Relaxed rules failed to speed up default loan recovery
The recovery of default loans is still weak in Bangladesh despite offering relaxed repayment policies for three consecutive years to 2022 as delinquent borrowers are not paying back funds on time, hitting banks' income and cash flow.
Although the recovery increased a bit between January and September of 2022, the trend is quite unsatisfactory given the recent escalation of bad loans in the banking sector, said experts.
Between January and September, banks retrieved Tk 7,357 crore, which accounted for 5.47 per cent of the outstanding default loans of Tk 134,396 crore, data from Bangladesh Bank showed.
Lenders recovered Tk 4,195 crore in the first nine months of 2021, or 4.14 per cent of the total classified loans.
The recovery is much lower than pre-pandemic levels, which hampered banks' smooth operation as their lending capacity has been squeezed.
Banks recouped Tk 5,802 crore from their cumulative non-performing loans in 2020 in contrast to Tk 15,466 crore the year before.
Although the central bank followed relaxed loan classification policies in the three years to 2022, the recovery did not pick up.
Ahsan H Mansur, executive director of the Policy Research Institute of Bangladesh, thinks growing scams and weak corporate governance have put an adverse impact on the recovery programme of banks.
Some shariah-based banks, including Islami Bank Bangladesh Ltd, have recently faced a wide range of scams, which will increase default loans in the days to come, he said.
"It is usually difficult to recover the funds that are embezzled.".
In May 2019, the central bank permitted defaulters to have their classified loans regularised by making a down payment of 2 per cent instead of 10-50 per cent. Besides, they were given a repayment period of 10 years with a grace period of one year.
The grace period of the rescheduled loans ended and the funds are now turning into bad again. As a result, the amount of soured loans would pile up in the coming days, Mansur said.
The central bank allowed borrowers to avoid the default zone in 2020 even if they did not pay any instalment of their loans throughout the year.
In addition, borrowers enjoyed the relaxed repayment facility until last year as the central bank allowed them to evade being classified as a defaulter if they cleared 50 per cent of the instalments payable in the final quarter of 2022.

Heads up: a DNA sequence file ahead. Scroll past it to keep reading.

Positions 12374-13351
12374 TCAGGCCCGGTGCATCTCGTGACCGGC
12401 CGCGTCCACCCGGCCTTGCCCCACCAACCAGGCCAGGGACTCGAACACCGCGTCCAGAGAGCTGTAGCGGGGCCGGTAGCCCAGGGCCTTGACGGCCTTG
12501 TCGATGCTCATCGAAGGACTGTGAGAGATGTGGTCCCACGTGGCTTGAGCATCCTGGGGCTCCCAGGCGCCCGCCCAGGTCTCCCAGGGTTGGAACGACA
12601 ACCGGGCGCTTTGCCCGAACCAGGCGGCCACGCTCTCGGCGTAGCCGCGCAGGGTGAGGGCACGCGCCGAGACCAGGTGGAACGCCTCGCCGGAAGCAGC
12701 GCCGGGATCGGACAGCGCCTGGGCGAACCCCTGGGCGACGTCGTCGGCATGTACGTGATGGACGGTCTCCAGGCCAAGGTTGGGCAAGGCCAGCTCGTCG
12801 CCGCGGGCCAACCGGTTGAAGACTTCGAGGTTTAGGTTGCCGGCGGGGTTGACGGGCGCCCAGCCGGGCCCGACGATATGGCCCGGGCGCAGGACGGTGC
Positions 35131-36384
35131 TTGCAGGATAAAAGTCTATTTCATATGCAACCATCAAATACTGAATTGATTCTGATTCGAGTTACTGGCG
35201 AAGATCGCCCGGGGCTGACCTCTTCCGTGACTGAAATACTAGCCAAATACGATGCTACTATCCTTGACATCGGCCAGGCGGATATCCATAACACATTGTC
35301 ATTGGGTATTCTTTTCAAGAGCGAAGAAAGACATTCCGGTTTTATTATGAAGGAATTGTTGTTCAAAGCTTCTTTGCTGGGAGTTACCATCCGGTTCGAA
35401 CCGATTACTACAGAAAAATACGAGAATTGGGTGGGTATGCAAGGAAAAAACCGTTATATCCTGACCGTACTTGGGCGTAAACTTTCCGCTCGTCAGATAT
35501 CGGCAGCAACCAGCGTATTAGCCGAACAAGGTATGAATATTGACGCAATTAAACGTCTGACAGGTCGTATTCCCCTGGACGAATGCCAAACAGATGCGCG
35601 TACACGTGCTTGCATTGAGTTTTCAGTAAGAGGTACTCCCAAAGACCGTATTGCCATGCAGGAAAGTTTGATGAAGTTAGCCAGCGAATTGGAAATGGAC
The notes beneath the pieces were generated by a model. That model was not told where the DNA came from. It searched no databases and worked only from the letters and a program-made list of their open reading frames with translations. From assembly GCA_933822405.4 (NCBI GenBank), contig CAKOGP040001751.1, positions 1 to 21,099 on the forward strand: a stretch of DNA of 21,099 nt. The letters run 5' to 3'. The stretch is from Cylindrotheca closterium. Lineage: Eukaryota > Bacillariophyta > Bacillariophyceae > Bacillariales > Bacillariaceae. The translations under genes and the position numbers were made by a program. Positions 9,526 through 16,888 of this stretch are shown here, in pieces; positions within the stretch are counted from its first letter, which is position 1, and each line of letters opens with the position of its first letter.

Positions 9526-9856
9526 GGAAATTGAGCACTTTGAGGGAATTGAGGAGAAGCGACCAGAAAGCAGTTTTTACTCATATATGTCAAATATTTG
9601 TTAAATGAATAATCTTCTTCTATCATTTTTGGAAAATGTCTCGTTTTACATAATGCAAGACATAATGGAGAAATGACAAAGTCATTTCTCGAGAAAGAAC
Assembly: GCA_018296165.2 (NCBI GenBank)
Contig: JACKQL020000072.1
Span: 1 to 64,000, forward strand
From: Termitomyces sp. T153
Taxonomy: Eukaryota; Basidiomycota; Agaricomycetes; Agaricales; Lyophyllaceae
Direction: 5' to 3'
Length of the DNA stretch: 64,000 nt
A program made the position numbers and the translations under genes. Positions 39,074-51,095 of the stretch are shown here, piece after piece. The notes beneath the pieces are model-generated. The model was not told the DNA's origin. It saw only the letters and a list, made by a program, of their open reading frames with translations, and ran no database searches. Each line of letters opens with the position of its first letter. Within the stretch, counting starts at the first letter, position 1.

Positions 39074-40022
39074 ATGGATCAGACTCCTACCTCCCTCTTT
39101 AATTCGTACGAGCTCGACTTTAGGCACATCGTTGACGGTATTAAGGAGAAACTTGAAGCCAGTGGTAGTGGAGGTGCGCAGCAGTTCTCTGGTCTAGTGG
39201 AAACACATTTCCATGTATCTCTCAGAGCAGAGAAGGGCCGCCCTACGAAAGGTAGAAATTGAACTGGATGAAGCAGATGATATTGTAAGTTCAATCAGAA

"The relaxed facility has disrupted the loan recovery programme," said Mansur, a former official of the International Monetary Fund.
Usually, the profit of banks decreases and the capital base erodes when the default loan recovery loses steam.
"The weak recovery has already brought a negative impact on the banking sector," said Syed Mahbubur Rahman, managing director of Mutual Trust Bank.
He said a majority of banks could not recoup default loans as per their expectation amid the current business slowdown caused by various macroeconomic challenges.
In Bangladesh, many companies closed during the peak of the coronavirus pandemic, dealing a blow to the financial health of banks, he said.
A Bangladesh Bank official says the feeble loan recovery along with a higher default loan usually forces banks to raise the interest rate on loans. But they can't do so owing to the central bank's interest rate cap of 9 per cent.
"Under such circumstances, banks are trying to cut the interest rates on deposits to ensure profits," he said, adding that banks should strengthen corporate governance to reduce default loans.
Six state-run banks – Sonali, Janata, Agrani, Rupali, BASIC, and Bangladesh Development Bank Ltd – recovered Tk 1,421 crore from the NPLs in the first nine months of 2022 in contrast to Tk 584 crore during the same period a year ago.
Default loans at the banks stood at Tk 60,501 crore as of September.
Private banks got back Tk 4,894 crore, an increase of 133 per cent year-on-year. Classified loans at the banks totalled Tk 66,695 crore.
Nine foreign banks realised Tk 97.65 crore in contrast to Tk 88 crore from the collective NPLs of Tk 2,970 crore.